Printing inks prepared from equal weight quantities of the granular material and of the starting pigment, respectively, showed to have about the same tinctorial strength in a coloristic comparative test, however, the transparency and the gloss of prints obtained from the printing ink prepared from the granular material were better.

EXAMPLE 4

By coupling at a pH of from 5.5 to 5.7 at 20 C. there is prepared a pigment suspension containing 60 parts of a mixed coupling product of the diazonium compound of 3,3'-dichloro-4,4'-diamino-biphenyl and of a mixture of 0.4 mol of 1-acetoacetylamino-2-methoxybenzene and 1.6 mol of 1-acetoacetylamino-2,4-dimethyl-benzene in a final coupling volume of 1,500 parts.

After neutralization with dilute sodium hydroxide solution there are added at 70 C. 38 parts of disproportionated colophony (softening point 73 C., acid number 150) in the form of a 10% solution in a sodium hydroxide solution. The mixture is successively heated to 98 C. by injection of direct steam, maintained for 2 hours at this temperature and cooled to 80 C. Upon addition of 2 parts of the antioxidant as used in Example 1 a 31% hydrochloric acid is added rapidly with slight agitation until a pH of 4 is reached, whereby a granular material is formed in a flush process. This process is terminated by subsequent heating to 98 C. by injection of direct steam. The product obtained is filtered off at 60 C., washed salt-free with water and dried in a circulating air cabinet at 60 C. There are obtained 99.5 parts of a free-flowing granular material having a particle diameter of from about 2 to 5 mm.

The tinctorial strengths of the granular material containing 60 parts of pigment and of the starting pigment of 100% concentration, used in equal amounts, are likewise comparable. Thus, the granulation method described hereinbefore results in a significant gain of tinctorial strength.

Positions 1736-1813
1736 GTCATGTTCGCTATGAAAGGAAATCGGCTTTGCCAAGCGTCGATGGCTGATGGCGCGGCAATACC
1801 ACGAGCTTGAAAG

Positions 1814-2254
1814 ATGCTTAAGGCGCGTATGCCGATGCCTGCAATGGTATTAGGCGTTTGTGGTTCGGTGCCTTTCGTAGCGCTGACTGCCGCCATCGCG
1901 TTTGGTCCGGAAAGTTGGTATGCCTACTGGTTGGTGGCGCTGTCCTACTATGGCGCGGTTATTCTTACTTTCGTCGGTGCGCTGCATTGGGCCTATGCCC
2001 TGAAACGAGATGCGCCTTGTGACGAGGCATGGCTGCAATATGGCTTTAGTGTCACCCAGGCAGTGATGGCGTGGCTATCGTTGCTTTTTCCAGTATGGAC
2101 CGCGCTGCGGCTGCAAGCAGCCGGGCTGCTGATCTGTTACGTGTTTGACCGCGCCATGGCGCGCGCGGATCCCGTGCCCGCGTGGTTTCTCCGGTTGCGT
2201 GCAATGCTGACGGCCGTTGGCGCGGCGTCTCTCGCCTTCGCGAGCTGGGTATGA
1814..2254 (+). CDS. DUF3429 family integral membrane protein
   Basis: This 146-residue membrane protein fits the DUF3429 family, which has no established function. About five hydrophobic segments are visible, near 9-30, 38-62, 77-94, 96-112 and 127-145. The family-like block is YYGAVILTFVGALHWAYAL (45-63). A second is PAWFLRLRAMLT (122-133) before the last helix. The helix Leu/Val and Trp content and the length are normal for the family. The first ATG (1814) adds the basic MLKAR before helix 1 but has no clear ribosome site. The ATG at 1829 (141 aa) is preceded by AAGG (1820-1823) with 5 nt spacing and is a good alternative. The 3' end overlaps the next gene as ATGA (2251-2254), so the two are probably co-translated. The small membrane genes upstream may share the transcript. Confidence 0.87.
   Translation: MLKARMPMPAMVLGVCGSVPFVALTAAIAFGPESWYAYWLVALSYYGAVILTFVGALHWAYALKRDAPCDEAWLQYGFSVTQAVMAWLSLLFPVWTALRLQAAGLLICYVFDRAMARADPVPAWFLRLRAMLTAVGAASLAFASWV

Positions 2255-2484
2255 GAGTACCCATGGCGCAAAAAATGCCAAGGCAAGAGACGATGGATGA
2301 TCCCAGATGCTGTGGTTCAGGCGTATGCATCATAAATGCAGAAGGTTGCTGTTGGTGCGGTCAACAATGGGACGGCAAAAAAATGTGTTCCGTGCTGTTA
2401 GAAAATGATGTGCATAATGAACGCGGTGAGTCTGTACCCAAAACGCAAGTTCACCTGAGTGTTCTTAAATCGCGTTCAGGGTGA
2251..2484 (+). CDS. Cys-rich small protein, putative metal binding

EXAMPLE 5

The example is carried out in the manner described in Example 4 using 44 parts of colophony (melting point 60-65 C., acid number 165) for 55 parts of pigment. Hydrochloric acid is added at 98 C.

There are obtained 95 parts of a well-shaped granular material.

EXAMPLE 6

The example is carried out in the manner described in Example 4 using 49 parts of a condensation product of formaldehyde and colophony of a softening point of 69 C. and of an acid number of 145 for 50 parts of pigment. Hydrochloric acid is added at 90 C. There are obtained 97 parts of a well-shaped granular material.

EXAMPLE 7

By coupling at a decreasing pH range of from 5.8 to 3.5 at 60 C. there is prepared a pigment suspension containing 40 parts of a mixed coupling product of about 1 mol of the diazonium compound of 1-amino-2-methoxybenzene-5-carboxylic acid phenylamide coupled onto 80 mol-% of (2-hydroxy-3-napthoylamino)-2-methyl-5-chlorobenzene and 20 mol-% of (2-hydroxy-3-naphthoylamino)-2,5-dimethoxy-4-chlorobenzene, in a final coupling volume of 1,800 parts. After having adjusted the pH to 12 with concentrated sodium hydroxide solution there are added 59.8 parts of disproportionated colophony as an alkaline solution. Next, the mixture is heated to 98 C. by injection of direct steam, maintained for 2 hours at this temperature and subsequently cooled to 80 C. After addition of 0.2 part of the antioxidant as used in Example 1 and of hydrochloric acid, the mixture is processed in the manner described in Example 1 to give a granular material (99 parts).

EXAMPLE 8

By coupling and subsequent laking with calcium chloride solution at a pH of from 9 to 7.8 at a temperature of 25 C. there is prepared a pigment suspension containing 32 parts of C. I. Pigment Red 57:1 (Colour Index 15850:1) in in final laking volume of 3,000 parts. After heating for 30 minutes to 80 C. there are added 1 part of the antioxidant according to Example 1 and 67 parts of disproportionated colophony as an alkaline solution.

Next, a 31% hydrochloric acid is slowly added dropwise, with slight agitation, until a pH of 3 is reached. After heating to 98 C., the granular material obtained is worked up in the manner described in Example 1.

EXAMPLE 9

32 Parts of a pigment suspension of C. I. Pigment Red 57:1 that has been prepared under the conditions as specified in Example 8 are suction-filtered and washed salt-free. A 1.5% pigment suspension is made by stirring the moist filter cake in water, whereupon 1 part of the antioxidant as used in Example 1 is added. Next, there are added at 70 C. 67 parts of disproportionated colophony according to Example 1 and a 31% hydrochloric acid is slowly dropped into the mixture, with slight agitation until a pH of 3 is reached. Upon heating to 98 C. the granular material obtained is worked up in the manner described in Example 1.

EXAMPLE 10